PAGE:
Question: You mention receiving $200k of passive income a year, but your chart shows half of that coming from real estate holdings, and reading between the lines it appears that you hold mortgages against those holdings. Then you conclude that $200k/yr of passive income should be enough to live comfortably anywhere in the world. So are you subtracting your real estate expenses (taxes, insurance, mortgage payments, maintenance, remote property management company fees, etc.) when you report your passive income from those properties? Really I think it’s the net (after taxes and everything) that tells us what is left over to “spend” on living, right? When I set up my spreadsheet to retire early at age 47, I calculated the after-tax income I would need to live. Then I compared that to my income streams (estimating tax on the taxable income streams) to measure the surplus/shortfall. Also some good advice from GoCurryCracker: If you can minimize your taxes so you’re in the 15% tax bracket, you can possibly receive tax-free long term capital gains. I agree with your philosophy that time is more important than money as we age. I am not sure I agree with a philosophy that is fixated on needing such a large income, and would rather minimize taxes if it’s all the same on the happiness meter. Furthermore, having 20 plus income sources in the name of diversification adds stress and requires more management (TIME!). I think this is fine for those of us while young, as we have the energy to work hard. But as time becomes more important, the extra headache of managing, planning, and buying/selling our assets becomes a resented hindrance on par with the resentment we felt when working for an employer and fighting traffic each day to go to a job we hated. Every thing we own in actuality owns us, by virtue of its demands on our time and affections, and that includes investments. It also includes our home, and is a good reason for downsizing. As long as we have food on our table, a roof over our heads, and clothes on our bodies, what more do we need? I think we need to consider freeing ourselves from the weight of the chains of managing too many ventures. Personally, I plan on investing in no more than 5 simultaneous ventures ever, with the exception of some IRAs that I just plan to let sit for the next 20 years (and therefore no thought or anxiety required).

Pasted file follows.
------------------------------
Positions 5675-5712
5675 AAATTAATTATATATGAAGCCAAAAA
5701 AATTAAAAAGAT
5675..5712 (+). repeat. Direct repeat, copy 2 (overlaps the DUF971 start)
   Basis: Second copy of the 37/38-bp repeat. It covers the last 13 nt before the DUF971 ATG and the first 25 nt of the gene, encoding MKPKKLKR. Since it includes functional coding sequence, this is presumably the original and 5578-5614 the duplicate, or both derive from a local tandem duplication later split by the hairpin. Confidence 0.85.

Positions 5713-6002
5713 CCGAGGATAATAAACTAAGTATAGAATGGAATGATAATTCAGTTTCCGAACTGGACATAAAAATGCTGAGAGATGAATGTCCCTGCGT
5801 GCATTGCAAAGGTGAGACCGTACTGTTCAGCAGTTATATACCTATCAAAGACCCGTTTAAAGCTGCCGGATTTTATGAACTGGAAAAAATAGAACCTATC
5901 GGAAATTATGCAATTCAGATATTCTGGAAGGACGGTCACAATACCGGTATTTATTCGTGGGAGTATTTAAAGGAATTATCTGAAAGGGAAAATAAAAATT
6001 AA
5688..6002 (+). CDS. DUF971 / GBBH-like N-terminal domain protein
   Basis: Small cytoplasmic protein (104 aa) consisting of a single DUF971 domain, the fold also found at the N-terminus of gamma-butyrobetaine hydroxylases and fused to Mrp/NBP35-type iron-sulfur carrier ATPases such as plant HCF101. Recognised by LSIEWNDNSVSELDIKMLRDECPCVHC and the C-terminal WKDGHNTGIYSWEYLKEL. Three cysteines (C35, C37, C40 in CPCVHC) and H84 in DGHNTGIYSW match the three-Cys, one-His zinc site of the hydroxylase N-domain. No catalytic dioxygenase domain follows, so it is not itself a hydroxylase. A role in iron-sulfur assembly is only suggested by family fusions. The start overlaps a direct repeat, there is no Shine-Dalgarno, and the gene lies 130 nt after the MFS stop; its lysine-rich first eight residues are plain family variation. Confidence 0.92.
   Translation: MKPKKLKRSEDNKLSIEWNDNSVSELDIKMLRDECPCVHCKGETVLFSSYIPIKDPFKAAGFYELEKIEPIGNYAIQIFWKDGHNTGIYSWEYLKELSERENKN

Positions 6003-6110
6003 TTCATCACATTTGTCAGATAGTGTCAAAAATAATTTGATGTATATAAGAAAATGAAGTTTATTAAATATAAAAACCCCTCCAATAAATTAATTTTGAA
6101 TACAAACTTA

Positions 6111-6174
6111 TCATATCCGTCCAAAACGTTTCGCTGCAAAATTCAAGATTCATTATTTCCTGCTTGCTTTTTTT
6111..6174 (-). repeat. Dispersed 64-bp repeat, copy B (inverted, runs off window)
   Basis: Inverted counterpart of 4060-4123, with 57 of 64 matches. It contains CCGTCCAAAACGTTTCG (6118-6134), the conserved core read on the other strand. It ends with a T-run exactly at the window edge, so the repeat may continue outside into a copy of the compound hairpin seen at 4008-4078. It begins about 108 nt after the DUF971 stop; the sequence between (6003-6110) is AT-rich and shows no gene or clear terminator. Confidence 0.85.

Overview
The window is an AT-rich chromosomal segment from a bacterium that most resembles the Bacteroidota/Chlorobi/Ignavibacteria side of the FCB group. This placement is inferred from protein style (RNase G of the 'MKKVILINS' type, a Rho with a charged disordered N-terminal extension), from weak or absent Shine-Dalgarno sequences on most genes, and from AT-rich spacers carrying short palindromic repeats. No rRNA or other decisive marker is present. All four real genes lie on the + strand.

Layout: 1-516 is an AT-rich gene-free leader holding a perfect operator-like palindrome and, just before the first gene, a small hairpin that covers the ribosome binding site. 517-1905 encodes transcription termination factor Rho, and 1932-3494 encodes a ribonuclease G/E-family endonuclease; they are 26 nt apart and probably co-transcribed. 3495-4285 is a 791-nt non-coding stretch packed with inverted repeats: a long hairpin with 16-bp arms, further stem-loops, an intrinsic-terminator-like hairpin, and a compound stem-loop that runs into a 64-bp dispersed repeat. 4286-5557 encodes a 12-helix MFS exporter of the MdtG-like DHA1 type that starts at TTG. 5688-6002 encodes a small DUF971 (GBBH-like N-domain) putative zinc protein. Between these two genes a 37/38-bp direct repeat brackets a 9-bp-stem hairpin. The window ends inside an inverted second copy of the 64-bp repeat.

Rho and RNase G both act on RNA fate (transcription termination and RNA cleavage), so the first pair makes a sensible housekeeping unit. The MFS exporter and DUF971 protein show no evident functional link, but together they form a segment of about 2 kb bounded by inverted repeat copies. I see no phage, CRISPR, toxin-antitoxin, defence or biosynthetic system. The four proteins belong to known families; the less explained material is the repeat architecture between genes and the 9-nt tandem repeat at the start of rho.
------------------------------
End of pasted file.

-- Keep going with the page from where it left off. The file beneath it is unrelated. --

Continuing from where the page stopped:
Or, there is another theory for your primary salary – generate enough to have a little excess cash flow, but do it at a place that you can work stress free and have time to dabble in other projects.  A good friend of mine has this setup – he works 10-5 and makes $50,000 a year.  This allows him to easily cover all of his expenses, but the shorter hours and flexibility in his job allows him to pursue his secondary income generating ideas!


Thanks for writing this Mr. Samurai. I just got over the student loan hump but I feel pretty good about it at 27 having a graduate degree and being 100% debt free. Now that I’m on the other side it is good for my brain to absorb some of your knowledge regarding passive income investments. I love gleaning wisdom from older folks who have been there and done that. Mentors rock!

They also launched an incredible Retirement Planning Calculator that pulls in real data from your linked accounts to run a Monte Carlo simulation model to output the most likely results of your financial future. I strongly suggest you run your own numbers, play around with the income and expense variables, and see how you stack up. It’s all free and easy to use.
I am an English major and a herbalist with so many ideas and no extra income to fulfill them. I recently started renting my extra apartment in the attic with Airbnb. It’s amazing how fast I accumulated some money for few hours of work between guests. Now I want to persue all my dreams of opening an online herbal store, publishing my ebook of treating Ulcerative Colitis with herbs, blogs, and videos, and pretty much all of the ideas mentioned here. I will save this article as its really helpful for whomever needs some ideas…